August 5 2014
Speak up on post-2015 before it’s too late, say youth activists
Ravi Bajracharya (17), who has lived since 2007 in SOS Children’s Village Sanothimi in Nepal, is one of the young activists from SOS Children's Villages to present his views on the next global development agenda at the United Nations in New York. Photo: SOS Children's Villages Austria.
5 August 2014 - Young ambassadors from SOS Children’s Villages programmes travelled to the UN in New York to spread the word that young people need to speak up and act now to make sure their priorities make it into the post-2015 development agenda.
“Everybody has a different view, but we all need to talk,” says Nadine Dalpra (20), who lived for four years at an SOS Youth Residential Community in East Tyrol, and knows from experience the many challenges faced by young people in alternative care – even those from rich, western European countries.
Presenter Nadine Dalpra (20), lived for four years at an SOS Youth Residential Community in East Tyrol. Photo: SOS Children's Villages Austria.
Worldwide, both in developing and developed countries, young people continue to face hardship and inequalities for reasons including - but not limited to - exclusion from decision-making processes at the national level, poverty, lack of skills or quality education, and limited access to the labour market and/or economic opportunities.
The 2014 United Nations Economic and Social Council (ECOSOC) Youth Forum held at UN Headquarters in New York from 2-3 June, focused on the theme “#Youth2015: Realizing the Future They Want”. The Forum provided a platform for young people to speak out on their priorities for the post-2015 development agenda. SOS Children’s Villages Austria with the support of co-sponsors Permanent Mission of Austria to the UN, Permanent Mission of Nepal to the UN, and SOS Children’s Villages International hosted a side event entitled “The Future We Want for Us - Young People’s Vision of the Post-2015 Agenda”.
Nadine, representing Austria, and her peer, Ravi Bajracharya (17), who has lived since 2007 in SOS Children’s Village Sanothimi in Nepal, drew on their experiences in countries 8,000 kilometres apart to tell leaders about real global development needs of young people today.
In opening the event, the President of ECOSOC, Ambassador Martin Sajdik of Austria, acknowledged the fact that “children who do not grow up with their parents do not have the same chances as other kids”. UNICEF’s Chief for Adolescent Development and Participation, Judith Diers, highlighted the importance of equity and that the rights of adolescents need to be at the forefront in the post-2015 development agenda. In addressing the young people assembled, she reaffirmed the commitment of UNICEF “to listen to young people” and to “do great things” in partnership with them. The discussion was co-hosted by Ambassador Durga Bhattarai of Nepal who emphasized that “children and youth who learn to mobilise other students are great at later mobilising adults” and called for the participation of “talented youth into politics and advocacy”.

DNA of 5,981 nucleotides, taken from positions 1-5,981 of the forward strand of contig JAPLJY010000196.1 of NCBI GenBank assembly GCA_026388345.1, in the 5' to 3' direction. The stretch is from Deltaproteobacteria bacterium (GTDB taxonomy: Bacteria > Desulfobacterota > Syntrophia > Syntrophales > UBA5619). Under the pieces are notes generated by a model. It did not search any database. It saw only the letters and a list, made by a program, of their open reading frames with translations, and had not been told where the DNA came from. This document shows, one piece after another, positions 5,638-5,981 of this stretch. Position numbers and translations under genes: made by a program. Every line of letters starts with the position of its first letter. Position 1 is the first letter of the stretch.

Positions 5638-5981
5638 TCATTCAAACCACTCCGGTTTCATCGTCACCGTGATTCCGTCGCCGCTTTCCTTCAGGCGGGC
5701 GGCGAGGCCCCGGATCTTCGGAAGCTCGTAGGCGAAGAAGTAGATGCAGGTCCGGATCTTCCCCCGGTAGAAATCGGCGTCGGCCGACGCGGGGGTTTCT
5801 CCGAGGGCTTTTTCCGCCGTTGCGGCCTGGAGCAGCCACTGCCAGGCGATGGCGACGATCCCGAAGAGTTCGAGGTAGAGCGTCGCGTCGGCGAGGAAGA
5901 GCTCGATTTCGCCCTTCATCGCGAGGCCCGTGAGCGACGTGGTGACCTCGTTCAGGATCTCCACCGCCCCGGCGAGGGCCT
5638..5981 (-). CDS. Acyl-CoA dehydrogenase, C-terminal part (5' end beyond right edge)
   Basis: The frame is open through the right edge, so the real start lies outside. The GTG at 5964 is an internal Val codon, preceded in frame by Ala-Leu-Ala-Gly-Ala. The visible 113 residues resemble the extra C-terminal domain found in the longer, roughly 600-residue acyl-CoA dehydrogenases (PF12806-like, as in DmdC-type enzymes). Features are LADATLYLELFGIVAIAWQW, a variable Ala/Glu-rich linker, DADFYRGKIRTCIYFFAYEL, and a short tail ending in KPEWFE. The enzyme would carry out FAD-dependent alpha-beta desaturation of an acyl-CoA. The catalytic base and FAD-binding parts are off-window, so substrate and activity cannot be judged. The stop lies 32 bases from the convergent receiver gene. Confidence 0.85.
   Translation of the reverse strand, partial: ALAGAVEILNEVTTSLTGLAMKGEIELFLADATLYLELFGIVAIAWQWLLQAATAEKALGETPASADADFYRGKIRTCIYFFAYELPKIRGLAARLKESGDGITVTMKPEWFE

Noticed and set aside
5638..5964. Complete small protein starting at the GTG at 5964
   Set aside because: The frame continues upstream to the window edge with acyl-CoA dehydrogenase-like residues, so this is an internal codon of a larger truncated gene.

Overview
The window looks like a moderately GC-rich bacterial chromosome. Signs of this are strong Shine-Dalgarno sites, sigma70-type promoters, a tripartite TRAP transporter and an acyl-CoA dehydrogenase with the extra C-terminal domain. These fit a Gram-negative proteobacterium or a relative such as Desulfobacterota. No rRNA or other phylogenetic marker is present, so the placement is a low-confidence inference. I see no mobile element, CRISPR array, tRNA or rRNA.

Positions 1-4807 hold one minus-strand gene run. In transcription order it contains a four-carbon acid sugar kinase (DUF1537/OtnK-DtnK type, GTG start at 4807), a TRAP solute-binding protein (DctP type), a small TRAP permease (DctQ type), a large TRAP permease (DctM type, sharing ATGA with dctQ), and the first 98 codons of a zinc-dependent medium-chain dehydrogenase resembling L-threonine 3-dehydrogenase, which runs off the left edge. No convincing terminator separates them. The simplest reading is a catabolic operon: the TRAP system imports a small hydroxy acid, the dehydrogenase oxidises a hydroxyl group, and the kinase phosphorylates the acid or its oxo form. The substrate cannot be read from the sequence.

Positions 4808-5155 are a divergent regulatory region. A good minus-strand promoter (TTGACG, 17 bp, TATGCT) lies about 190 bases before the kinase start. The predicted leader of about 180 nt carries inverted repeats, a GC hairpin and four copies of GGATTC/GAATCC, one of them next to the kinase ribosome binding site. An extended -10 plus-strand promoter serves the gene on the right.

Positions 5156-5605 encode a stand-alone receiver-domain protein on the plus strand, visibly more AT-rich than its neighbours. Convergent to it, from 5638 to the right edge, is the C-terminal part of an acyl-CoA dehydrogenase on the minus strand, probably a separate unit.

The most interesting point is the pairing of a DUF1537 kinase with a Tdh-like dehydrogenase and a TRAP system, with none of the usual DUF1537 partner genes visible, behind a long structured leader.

Nadine and Ravi spoke passionately to the packed room of delegates about their personal insights growing up in two very different countries, but facing challenges of marginalisation and exclusion. They shared their hopes and aspirations for the future and expressed concrete needs and rights which must be included in the post-2015 development agenda.
Ravi called on governments to invest more in the skills of young people and to increase efforts to create jobs at home so that young people do not need to go abroad to work, sometimes in dangerous circumstances, in order to financially support their families. “[Too often] young people have to leave their countries to seek employment. We need investment in job opportunities for our youth, so Nepali youth are not forced to migrate for jobs,” Ravi said.
Nadine called for more opportunities for participation and equality for young people so that they are not excluded, isolated and stigmatised. She called for more commitment on the part of schools, business sectors and the government. Based on her own experience, Nadine demonstrated how devastating it is when youth assistance ends completely at age 18. “Most students rely on parental support from age 18 to 24. We need to expand youth support for children without parental care beyond age 18!” Furthermore, Nadine emphasized that it is not only a matter of a financial support for young people, but also counselling and emotional support, especially for those young people who have experienced violence. Nadine concluded: “At 18, you are officially an adult, but that does not mean that you can cope alone already and are fully ready for life.”
Nadine and Ravi are only two young people who speak from their experience in care and call for a world where young people are heard, supported and protected against the risks of marginalisation. Many other young people like Ravi and Nadine expressed their opinion by participating in the My World Survey and told their leaders what future they want, like these young people in Uruguay did.
SOS Children’s Villages advocates for the voices of young people to be taken into account and reflected in the decisions of the world’s leaders on the new development agenda. Up next is the United Nations General Assembly in September 2014. Get involved, speak up and follow our efforts live on Twitter: SOS_Advocates!